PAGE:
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Can working parents in America—or anywhere—ever find true leisure time?
According to the Leisure Studies Department at the University of Iowa, true leisure is "that place in which we realize our humanity." If that's true, argues Brigid Schulte, then we're doing dangerously little realizing of our humanity. In Overwhelmed, Schulte, a staff writer for The Washington Post, asks: Are our brains, our partners, our culture, and our bosses making it impossible for us to experience anything but "contaminated time."
Schulte first asked this question in a 2010 feature for The Washington Post Magazine: "How did researchers compile this statistic that said we were rolling in leisure—over four hours a day? Did any of us feel that we actually had downtime? Was there anything useful in their research—anything we could do?"
A New York Times bestseller, Overwhelmed is a map of the stresses that have ripped our leisure to shreds, and a look at how to put the pieces back together. Schulte speaks to neuroscientists, sociologists, and hundreds of working parents to tease out the factors contributing to our collective sense of being overwhelmed, seeking insights, answers, and inspiration. She investigates progressive offices trying to invent a new kind of workplace; she travels across Europe to get a sense of how other countries accommodate working parents; she finds younger couples who claim to have figured out an ideal division of chores, childcare, and meaningful paid work. Overwhelmed is the story of what she found out.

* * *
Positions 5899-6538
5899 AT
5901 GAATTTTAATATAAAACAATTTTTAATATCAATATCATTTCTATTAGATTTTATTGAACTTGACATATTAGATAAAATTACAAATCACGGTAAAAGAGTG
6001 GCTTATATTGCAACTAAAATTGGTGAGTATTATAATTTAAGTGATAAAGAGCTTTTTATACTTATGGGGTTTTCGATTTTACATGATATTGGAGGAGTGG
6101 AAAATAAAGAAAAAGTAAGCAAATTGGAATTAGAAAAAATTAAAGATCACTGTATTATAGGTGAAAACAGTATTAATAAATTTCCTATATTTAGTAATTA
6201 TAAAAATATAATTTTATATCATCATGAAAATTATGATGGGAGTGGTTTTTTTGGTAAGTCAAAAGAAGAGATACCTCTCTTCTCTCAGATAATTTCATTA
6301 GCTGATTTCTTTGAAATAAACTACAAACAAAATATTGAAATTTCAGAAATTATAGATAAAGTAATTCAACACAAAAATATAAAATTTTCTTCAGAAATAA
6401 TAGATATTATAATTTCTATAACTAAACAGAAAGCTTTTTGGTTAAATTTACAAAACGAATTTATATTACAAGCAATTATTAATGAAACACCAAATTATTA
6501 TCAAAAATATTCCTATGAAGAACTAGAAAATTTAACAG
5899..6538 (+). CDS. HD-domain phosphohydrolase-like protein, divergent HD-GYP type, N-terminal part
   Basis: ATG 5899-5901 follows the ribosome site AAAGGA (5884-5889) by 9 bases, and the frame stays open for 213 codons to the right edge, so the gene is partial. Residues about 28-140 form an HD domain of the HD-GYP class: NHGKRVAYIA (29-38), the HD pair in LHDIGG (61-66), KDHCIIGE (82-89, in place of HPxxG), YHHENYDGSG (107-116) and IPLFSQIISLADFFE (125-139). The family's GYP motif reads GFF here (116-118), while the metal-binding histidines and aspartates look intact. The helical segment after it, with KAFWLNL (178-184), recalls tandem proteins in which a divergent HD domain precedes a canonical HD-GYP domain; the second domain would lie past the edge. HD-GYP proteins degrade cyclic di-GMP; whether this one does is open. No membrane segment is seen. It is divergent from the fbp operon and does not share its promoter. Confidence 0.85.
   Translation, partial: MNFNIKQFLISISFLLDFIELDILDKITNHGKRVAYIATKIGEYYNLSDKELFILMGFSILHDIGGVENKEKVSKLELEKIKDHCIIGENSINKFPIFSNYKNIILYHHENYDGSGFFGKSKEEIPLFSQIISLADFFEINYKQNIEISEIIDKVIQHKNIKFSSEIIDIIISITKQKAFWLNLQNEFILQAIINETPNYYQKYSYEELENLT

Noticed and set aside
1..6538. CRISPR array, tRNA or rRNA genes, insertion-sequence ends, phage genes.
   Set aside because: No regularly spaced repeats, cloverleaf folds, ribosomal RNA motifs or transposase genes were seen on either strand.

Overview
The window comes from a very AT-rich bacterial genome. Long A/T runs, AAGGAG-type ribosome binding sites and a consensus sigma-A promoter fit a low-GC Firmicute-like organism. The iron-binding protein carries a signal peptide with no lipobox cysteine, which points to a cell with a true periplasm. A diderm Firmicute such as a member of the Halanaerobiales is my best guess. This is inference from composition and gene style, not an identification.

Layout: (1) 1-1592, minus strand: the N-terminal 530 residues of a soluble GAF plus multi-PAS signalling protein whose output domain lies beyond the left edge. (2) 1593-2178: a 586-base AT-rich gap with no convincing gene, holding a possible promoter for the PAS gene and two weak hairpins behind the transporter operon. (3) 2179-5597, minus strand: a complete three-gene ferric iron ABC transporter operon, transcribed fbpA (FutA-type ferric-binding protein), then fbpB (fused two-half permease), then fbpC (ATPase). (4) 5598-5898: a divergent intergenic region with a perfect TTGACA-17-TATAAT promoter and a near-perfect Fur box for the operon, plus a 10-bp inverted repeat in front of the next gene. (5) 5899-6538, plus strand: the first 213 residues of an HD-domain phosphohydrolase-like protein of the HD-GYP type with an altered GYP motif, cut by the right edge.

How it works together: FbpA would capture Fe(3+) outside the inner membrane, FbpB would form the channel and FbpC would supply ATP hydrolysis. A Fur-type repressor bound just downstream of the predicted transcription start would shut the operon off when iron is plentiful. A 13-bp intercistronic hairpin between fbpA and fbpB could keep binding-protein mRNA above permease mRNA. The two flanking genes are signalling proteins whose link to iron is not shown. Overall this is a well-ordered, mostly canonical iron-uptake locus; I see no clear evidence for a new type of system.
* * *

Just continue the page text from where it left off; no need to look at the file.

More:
On her quest to turn her "time confetti" into "time serenity," journalist Schulte finds that, while it's worse for women and hits working mothers the hardest, what she calls the "Overwhelm" cuts across gender, income, and nationality to contaminate time, shrink brains, impair productivity, and reduce happiness. Investigating the "great speed-up" of modern life, Schulte surveys the "time cages" of the American workplace, the "stalled gender revolution" in the home, and the documented necessity for play, and discovers that the "aimless whirl" of American life runs on a conspiracy of "invisible forces": outdated notions of the Ideal Worker; the cult of motherhood; antiquated national family policies; and the "high status of busyness." The result is our communal "time sickness." Schulte takes a purely practical and secular approach to a question that philosophers and spiritual teachers have debated for centuries how to find meaningful work, connection, and joy but her research is thorough and her conclusions fascinating, her personal narrative is charmingly honest, and the stakes are high: the "good life" pays off in "sustainable living, healthy populations, happy families, good business, sound economies." While the final insights stretch thin, Schulte unearths the attitudes and "powerful cultural expectations" responsible for our hectic lives, documents European alternatives to the work/family balance, and handily summarizes her solutions in an appendix.